Patriots of Civil Rights

'60s marchers offer valuable lessons in wake of Sept. 11

February 17, 2002|By Taylor Branch | Taylor Branch,SPECIAL TO THE SUN

Adapted from a talk given on Tuesday at Washington College in Chestertown.

American ideals and values are like blood vessels in the body. You don't see them very often. Certain crises and events are like cuts in the body. The blood vessels rise to the surface and become crimson. It is then that we understand what is at stake - not just in great periods of history, but in everyday life.

Sept. 11 was like that. It brought values to the surface and banished cynicism, at least for the time being. It obliterated the distance between ordinary citizens and government, between daily lives and historic events. How we respond over time goes to the core of what patriotism is.

Terrorism is a spasm against the speed with which the world is shrinking. American values, as epitomized by Martin Luther King - and by Thomas Jefferson - are at present the only answer being offered to that shrinking world that is being wrenched out of its parochial and, in many cases, its horribly oppressive past.

That is because America is the only country founded on an idea, not a language or territory or tribal identity. Our patriotism is more than wanting people within our boundaries to win and prosper. We began with an intuition of equal citizenship. Our only story is the story of such freedom, and all our history has tested and refined the idea.

To people who devoted themselves to the Civil Rights movement, the American tradition meant literally that every citizen owns a full share in the government, standing right next to the president, taking responsibility for national achievements and shortcomings. It meant that every day was - and is - like a day in the life of a patriot in the American Revolution, because we are still in the midst of that experiment in free government.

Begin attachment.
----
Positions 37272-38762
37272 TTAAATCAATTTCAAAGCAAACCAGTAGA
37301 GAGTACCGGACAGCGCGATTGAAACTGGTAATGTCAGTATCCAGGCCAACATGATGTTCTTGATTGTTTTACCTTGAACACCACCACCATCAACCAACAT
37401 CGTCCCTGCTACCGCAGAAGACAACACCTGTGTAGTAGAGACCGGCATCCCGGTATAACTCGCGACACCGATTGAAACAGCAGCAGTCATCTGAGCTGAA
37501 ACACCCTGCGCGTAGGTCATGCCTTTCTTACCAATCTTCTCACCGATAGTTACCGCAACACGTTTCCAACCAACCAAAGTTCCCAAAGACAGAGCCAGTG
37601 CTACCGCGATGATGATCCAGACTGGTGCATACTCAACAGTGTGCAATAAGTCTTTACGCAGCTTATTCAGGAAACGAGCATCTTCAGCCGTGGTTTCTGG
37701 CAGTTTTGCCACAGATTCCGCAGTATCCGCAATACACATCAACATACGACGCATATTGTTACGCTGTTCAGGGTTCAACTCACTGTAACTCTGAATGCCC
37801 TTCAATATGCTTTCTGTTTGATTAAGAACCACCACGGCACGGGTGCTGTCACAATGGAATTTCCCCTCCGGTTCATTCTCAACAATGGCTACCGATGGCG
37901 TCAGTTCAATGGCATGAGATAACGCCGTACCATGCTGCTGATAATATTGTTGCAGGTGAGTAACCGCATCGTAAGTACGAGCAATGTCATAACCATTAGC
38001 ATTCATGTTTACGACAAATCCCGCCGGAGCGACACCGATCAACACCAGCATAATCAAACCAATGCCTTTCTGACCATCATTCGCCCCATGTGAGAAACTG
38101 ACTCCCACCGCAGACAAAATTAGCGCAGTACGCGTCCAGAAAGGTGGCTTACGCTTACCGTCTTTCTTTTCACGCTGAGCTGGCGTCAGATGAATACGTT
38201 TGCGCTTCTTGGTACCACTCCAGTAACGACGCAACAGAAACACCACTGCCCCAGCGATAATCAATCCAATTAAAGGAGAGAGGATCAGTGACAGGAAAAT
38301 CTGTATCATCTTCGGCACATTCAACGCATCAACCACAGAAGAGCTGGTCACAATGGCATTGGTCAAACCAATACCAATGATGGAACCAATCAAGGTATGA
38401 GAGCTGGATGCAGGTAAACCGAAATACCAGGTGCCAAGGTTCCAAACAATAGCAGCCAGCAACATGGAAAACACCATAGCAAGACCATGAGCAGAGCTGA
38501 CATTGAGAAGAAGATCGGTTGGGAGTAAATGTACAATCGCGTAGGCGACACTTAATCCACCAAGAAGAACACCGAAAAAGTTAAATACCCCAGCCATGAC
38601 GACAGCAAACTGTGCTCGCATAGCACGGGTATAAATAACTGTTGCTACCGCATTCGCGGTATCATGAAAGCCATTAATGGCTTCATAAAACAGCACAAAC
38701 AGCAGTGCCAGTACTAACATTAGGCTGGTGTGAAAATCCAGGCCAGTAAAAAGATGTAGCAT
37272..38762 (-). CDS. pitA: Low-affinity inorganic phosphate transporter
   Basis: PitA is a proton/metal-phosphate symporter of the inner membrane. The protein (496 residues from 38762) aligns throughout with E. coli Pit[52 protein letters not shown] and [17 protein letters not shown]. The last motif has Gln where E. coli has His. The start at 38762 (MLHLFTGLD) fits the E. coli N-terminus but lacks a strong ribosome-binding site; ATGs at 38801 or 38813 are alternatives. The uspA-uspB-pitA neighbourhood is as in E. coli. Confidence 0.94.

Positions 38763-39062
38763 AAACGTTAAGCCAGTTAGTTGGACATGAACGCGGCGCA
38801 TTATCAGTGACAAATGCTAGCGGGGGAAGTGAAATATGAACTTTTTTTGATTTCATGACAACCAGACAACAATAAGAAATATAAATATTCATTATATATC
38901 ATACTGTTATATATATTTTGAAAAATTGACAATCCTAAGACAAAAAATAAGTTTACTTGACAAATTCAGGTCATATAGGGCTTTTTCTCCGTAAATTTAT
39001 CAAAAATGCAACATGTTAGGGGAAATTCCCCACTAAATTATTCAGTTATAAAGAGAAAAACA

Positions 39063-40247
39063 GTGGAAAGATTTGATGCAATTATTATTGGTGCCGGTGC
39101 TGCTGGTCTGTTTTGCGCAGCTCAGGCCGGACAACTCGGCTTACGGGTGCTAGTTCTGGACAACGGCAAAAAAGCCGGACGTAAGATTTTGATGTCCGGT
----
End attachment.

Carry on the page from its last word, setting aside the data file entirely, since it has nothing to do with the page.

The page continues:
In the wake of Sept. 11, one tendency of emotional response was of utter submission to government, to say, "Send in the experts, bombers and spies, and don't tell me anything," almost as though our leader were King George and not George Bush, an elected president.

At the same time, there was a strong sense of identification with the firemen and police officers who ran up those steps of the World Trade Center as representing something peculiarly American. They are heroic because they did their duty as public servants, people like you and me, who could be in our families, or in anybody's family. That response calls to mind the unique nature of American citizenship. That citizen's tradition is what we are defending, not only in how we respond to Sept. 11, but in what we show to the world, and how we try to change that world.

The American form of government rests on two basic ideas that made it unique in history: self-government, and faith in strangers. The notion that people can govern themselves has been preposterous throughout most of recorded history. For 99 percent of people who ever lived, it meant "mobocracy," a government of fools and confusion, with no one in charge. It was a given belief that if common people had power without the external discipline of a king, or the czar's army, or the Communist Party, they would run amok, or lie down and vote themselves permanent pensions as millionaires.

The American Founders proposed that people can be self-governing, both individually and collectively. "All our political experiments," wrote James Madison, "rest upon the capacity of mankind for self-government." This remains a troublesome idea even for some who take democracy for granted.

The other great founding principle, trust in strangers, was embodied in James Madison's argument in the Federalist Papers that to secure a republican form of government without believing in the virtue of the people is "a chimerical idea." Liberty must be secured by faith in strangers. We all believe as a matter of civic faith that our national future could turn on the last wino to stumble into the polls. Florida in 2000 was that close.

Our faith in strangers goes against human tendencies that prevailed through eons of government by kings and sultans and dictators. They rested on faith in authority, with discipline for citizens below. American tradition says instead that we must discipline ourselves and have faith in our fellow citizens. We are a compact of citizens joined to build freedom.

The American Revolution remains a turning point in the history of ideas, not just for politics but also for religion. To some degree, it shifted both systems of thought from the vertical to horizontal. Theology had been based almost entirely on a vertical conception of being, from God to the angels to mankind, and on down to worms, devils, and lesser beings. Similarly, political theory was built on hierarchy and heredity, defining rights and duties on a vertical scale from rulers and liege lords down to commoners.

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